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La Scena Musicale - Vol. 5, No. 9

Sir Neville Marriner: Beyond the Academy

by Anthony Kirby / June 1, 2000

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Best known as the founder and artistic director of the Academy of St. Martin-in-the-Fields, Marriner is also very much in demand with orchestras around the world. He recently completed a three-year contract with the Opéra de Lyon, conducting Mozart's Cosě Fan Tutte.

Marriner feels that Mozart is perhaps the greatest composer to date "because of the sheer volume of his work. Mozart has written opera, symphony, sacred and chamber music - not to mention his piano and violin concerti."

Honoured by the Austrian Music Academy with two Gemeinde Awards for the excellence of his Mozart recordings, Marriner is also remembered for his musical direction of the Milos Foreman films Amadeus and Valmont. "What Amadeus had," he recalls, "was an excellent scenario by Peter Shaffer with a strong conflict. The play, however, had only six minutes of music. In the film we featured an hour and a half."

After wartime service in the armed forces, Marriner began building a reputation as a chamber violinist in the Martin String Quartet, the Jacobean Ensemble and the London Mozart Players. He held these positions in addition to playing with the London Symphony Orchestra for 13 years.

He has mixed feelings about this period and says, "I think we were all frustrated with our daily routine. Forty-five years ago London orchestras were not as good as they are now and the L.S.O. was probably the worst. It was half way through the Joseph Krips era; he smoothed over the cracks so you didn't hear too much of what was going on. There was a lack of responsibility. I led the second violins but there was little you could do to influence the sound. So I think we got together as the Academy to give ourselves that sort of responsibility and to play well. One thing we were looking for from the start was players who really fit together, who sounded in tune."

The owner of the then newly founded L'Oiseau Lyere record label came to their first concert in the Church of St. Martin-in-the-Fields. He signed the new ensemble on the spot. "We immediately recorded all those Italian ice-cream merchants - Manfredini, Corelli, and so on," Marriner recalls. "So in one leap we had gone from being a friendly society to something almost professional."

"What the Academy has now, after more than 40 years, is a core group of 15 musicians under concert-mistress Iona Brown. To these we add extra instrumentalists to correspond to the size of the hall and to the repertoire. Initially we performed in halls with capacities of 1,000. Now we frequently play in concert halls of 2,500 seats, so we add extra string and wind instruments to balance the sound. If we perform the romantic repertoire we need more musicians. Most Beethoven symphonies require 80 or more instruments, and the late romantics even more."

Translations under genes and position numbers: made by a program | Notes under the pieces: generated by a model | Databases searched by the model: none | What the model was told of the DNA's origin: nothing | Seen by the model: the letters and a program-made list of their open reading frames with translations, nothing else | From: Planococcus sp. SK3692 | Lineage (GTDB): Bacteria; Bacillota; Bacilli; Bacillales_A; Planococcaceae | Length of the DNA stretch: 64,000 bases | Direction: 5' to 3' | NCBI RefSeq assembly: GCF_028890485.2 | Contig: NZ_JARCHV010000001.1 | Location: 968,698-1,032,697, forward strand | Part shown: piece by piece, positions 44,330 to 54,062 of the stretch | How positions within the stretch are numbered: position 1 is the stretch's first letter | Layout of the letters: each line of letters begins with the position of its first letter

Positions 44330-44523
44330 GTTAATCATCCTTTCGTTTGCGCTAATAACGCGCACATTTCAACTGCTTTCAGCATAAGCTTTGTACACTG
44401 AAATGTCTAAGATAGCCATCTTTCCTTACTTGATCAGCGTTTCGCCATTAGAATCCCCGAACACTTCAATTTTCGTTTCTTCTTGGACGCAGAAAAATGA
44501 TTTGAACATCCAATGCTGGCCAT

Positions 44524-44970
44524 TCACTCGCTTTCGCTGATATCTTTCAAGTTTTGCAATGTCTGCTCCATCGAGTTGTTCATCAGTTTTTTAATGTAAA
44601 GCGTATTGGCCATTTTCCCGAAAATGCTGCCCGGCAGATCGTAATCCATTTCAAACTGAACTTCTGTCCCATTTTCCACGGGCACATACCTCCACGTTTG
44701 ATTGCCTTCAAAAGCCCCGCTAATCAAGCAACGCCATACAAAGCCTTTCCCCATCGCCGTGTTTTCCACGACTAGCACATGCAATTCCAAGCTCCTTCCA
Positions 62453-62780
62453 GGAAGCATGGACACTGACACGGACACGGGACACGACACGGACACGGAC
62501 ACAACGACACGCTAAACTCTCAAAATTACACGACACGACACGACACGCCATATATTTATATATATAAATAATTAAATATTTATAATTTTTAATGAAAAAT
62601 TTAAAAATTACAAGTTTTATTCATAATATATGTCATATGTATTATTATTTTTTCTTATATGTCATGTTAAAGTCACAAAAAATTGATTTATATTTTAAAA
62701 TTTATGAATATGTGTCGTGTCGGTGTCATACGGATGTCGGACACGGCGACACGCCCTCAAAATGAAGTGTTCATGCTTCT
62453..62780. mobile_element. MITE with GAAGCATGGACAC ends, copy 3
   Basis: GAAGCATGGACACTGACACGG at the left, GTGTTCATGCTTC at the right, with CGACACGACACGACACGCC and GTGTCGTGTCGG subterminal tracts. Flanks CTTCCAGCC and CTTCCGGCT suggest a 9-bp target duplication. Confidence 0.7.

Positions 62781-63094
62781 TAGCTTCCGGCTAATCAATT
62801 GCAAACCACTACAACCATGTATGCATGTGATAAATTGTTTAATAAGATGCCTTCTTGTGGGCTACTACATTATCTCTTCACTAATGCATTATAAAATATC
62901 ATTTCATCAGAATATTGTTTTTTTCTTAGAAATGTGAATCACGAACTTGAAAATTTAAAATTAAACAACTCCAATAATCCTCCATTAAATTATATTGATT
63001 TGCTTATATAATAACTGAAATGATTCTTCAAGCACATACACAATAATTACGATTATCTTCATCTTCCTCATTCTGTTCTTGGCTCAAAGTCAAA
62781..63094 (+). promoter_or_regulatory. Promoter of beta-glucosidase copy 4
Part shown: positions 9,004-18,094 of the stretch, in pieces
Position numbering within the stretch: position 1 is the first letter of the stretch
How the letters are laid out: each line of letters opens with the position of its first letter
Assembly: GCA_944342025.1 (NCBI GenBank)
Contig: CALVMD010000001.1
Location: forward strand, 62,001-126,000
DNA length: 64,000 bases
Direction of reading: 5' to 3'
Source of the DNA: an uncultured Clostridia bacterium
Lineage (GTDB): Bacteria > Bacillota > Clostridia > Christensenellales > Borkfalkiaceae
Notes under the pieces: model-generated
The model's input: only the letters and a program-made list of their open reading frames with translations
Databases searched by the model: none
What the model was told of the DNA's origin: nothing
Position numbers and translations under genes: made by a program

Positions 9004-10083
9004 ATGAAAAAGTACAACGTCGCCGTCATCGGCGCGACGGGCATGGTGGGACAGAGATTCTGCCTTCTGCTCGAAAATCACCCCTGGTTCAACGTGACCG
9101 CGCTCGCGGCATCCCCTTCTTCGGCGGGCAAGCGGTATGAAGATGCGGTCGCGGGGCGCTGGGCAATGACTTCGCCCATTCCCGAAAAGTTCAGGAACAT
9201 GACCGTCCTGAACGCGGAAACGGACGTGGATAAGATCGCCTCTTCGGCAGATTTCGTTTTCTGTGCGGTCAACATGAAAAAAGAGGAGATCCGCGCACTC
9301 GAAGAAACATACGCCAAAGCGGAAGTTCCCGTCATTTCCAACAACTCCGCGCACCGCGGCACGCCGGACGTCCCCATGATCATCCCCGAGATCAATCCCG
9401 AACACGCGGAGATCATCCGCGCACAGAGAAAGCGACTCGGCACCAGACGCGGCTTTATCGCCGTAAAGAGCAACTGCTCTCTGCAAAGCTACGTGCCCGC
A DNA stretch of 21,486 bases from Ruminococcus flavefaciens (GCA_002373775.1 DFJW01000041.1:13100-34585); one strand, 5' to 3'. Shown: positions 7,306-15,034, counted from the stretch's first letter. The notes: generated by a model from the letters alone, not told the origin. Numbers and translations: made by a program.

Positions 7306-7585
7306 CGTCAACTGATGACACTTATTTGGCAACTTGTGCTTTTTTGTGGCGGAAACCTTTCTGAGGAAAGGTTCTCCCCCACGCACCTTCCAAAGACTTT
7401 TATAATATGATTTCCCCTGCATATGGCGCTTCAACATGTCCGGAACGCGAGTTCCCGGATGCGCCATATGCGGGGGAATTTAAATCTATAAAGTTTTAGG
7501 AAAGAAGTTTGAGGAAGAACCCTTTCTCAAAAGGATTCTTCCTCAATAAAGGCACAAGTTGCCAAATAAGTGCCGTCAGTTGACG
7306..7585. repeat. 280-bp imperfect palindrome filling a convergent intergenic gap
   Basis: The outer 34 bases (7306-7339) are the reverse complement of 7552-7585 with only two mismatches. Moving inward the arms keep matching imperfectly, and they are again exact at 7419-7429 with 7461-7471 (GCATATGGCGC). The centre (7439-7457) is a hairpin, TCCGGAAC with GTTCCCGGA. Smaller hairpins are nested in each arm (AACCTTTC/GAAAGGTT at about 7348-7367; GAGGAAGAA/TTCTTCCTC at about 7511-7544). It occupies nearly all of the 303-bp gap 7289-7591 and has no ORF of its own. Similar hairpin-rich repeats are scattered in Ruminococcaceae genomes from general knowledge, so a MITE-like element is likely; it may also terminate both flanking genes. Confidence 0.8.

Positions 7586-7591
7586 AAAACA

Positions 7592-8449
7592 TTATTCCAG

Sir Neville's way of selecting players for the Academy remains constant. First comes the audition. "You can tell within five minutes what they can do." Then they are put into the Academy for a few concerts to see how quickly they absorb its ensemble style. "But the most important test," says Marriner, "is to take them on tour and see if you can bear to spend time with them. If they are miserable devils, they don't get invited back."

The Academy has always been unsubsidized. "If the (British) Arts Council give you money, they also tell you how to spend it. We don't want other people poking into our artistic pie. Of course, the result is that the orchestra is always on a knife-edge, financially." Paradoxically this quintessentially British orchestra has no London season. They perform regularly in various European countries where ticket prices are high. "We once sold out the Royal Festival Hall and lost $64,000 in a single night," says Marriner.

"Music is a continuum," he says, "and the modern and avant-garde composers of today will be part of the standard repertoire 30 years from now."

Marriner remarks that, having "decided two or three years ago that I wasn't immortal, I'm trying to delegate some of my responsibilities with the Academy to Iona Brown and others." However, he wants his orchestra to continue "as a regenerative institution. I would like new people with new ideas to come into it and change it. But that's more a question of repertoire and so on, rather than playing style. Taste is changing, style is changing, and players' abilities are changing."

But what of his work with orchestras throughout the world? "Like (Sir George) Solti, I will probably go on until I'm stopped," he says wryly. "The awful thing about a conductor becoming geriatric is that you seem to become more desirable, not less. I just wish all these offers had come in when I was 30!"

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